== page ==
Deviation from x86-64 calling convention

I was implementing the classification algorithm specified in in my compiler, and I found a corner case where clang’s calling convention appears to deviate from the letter of the specification. The spec says that if a chunk of an argument type is classified X87UP but the preceding chunk is not classified X87, the entire argument should be passed in memory. However, clang appears to pass the argument chunk as if it were classified SSE instead. For example, the following snippet:

union nutty_t {
int x;
long double y;

union nutty_t foo(union nutty_t x) { return x; }

gets compiled to:

%0 = type { i64, double }
%union.nutty_t = type { x86_fp80 }

define %0 @foo(i64 %x.coerce0, double %x.coerce1) nounwind uwtable ssp {
%1 = alloca %union.nutty_t, align 16
%x = alloca %union.nutty_t, align 16
%2 = bitcast %union.nutty_t* %x to %0*
%3 = getelementptr %0* %2, i32 0, i32 0
store i64 %x.coerce0, i64* %3
%4 = getelementptr %0* %2, i32 0, i32 1
store double %x.coerce1, double* %4
%5 = bitcast %union.nutty_t* %1 to i8*
%6 = bitcast %union.nutty_t* %x to i8*
call void @llvm.memcpy.p0i8.p0i8.i64(i8* %5, i8* %6, i64 16, i32 16, i1 false)
%7 = getelementptr %union.nutty_t* %1, i32 0, i32 0
%8 = bitcast x86_fp80* %7 to %0*
%9 = load %0* %8, align 1
ret %0 %9

According to my understanding, the type should be passed byval and returned sret instead.


Yes... unfortunately, that case wasn't clear in the original standard,
and versions of gcc from before that clarification implement generate
the same code you're seeing from clang. clang uses the old gcc
behavior on OSX, and the spec-compliant behavior on other platforms.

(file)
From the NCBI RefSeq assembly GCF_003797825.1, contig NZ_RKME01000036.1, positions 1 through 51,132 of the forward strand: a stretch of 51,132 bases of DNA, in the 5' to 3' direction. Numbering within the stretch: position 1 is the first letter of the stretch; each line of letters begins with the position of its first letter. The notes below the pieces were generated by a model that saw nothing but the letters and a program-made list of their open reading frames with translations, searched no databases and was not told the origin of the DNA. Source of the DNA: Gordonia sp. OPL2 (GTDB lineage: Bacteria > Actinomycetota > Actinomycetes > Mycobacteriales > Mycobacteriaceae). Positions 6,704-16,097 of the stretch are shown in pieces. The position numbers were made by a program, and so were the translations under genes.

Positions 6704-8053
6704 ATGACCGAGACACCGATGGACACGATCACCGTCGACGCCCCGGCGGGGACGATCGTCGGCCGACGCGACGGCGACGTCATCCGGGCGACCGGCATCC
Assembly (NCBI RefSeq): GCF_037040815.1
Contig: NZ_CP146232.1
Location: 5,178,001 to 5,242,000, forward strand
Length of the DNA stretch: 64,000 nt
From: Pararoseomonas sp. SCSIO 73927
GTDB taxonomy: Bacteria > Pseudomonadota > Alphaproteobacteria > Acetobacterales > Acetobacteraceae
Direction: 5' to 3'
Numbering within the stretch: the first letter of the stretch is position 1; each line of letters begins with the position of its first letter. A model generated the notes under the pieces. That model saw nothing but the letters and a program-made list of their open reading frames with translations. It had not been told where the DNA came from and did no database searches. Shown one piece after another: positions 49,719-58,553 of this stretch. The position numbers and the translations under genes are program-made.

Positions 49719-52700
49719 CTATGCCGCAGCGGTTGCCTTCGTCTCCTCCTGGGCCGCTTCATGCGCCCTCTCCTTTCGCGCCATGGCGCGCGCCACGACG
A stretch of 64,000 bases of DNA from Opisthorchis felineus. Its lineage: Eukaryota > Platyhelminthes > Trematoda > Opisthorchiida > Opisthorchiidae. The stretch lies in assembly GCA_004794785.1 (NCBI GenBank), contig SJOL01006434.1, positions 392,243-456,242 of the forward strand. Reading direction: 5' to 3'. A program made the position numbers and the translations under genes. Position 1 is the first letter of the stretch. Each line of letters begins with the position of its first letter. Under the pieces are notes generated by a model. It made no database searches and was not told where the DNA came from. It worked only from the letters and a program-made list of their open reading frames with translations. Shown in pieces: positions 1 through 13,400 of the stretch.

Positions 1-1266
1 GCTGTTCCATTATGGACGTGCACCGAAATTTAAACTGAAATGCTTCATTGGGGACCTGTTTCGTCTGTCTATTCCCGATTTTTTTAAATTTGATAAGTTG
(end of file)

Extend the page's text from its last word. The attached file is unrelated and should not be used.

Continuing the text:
If you're interested in the relevant code in clang, search for
honorsRevision0_98 in lib/CodeGen/TargetInfo.cpp.


Thanks for the reference, Eli. Out of curiosity, is this platform-specific behavior documented anywhere other than the gcc and clang source? Apple’s documentation states that Mac OS X follows AMD’s spec, without qualification.


For the following code,

class A {
   int x;

void f() {
   A a(1);

FunctionDecl::isInlined() returns true for A's ctor A(int), because it is a CXXMethodDecl and it is not out-of-line.
This is the implementation of isOutOfLine()

virtual bool isOutOfLine() const {
     return getLexicalDeclContext() != getDeclContext();

I suspect the logic is not correct for a CXXMethodDecl.

Decl::isOutOfLine is missing documentation, so it's hard to be sure what the
intent is -- it may be intended to apply to this declaration of the function
(for which it gives correct answers) rather than to the function in general.
You can get the behavior you want by asking the definition of the function
(and assuming that functions with no definition are out-of-line).

- Richard

于 2011/12/27 1:00, Richard Smith 写道:

We’re aware of the discrepancy and are making an effort to resolve it.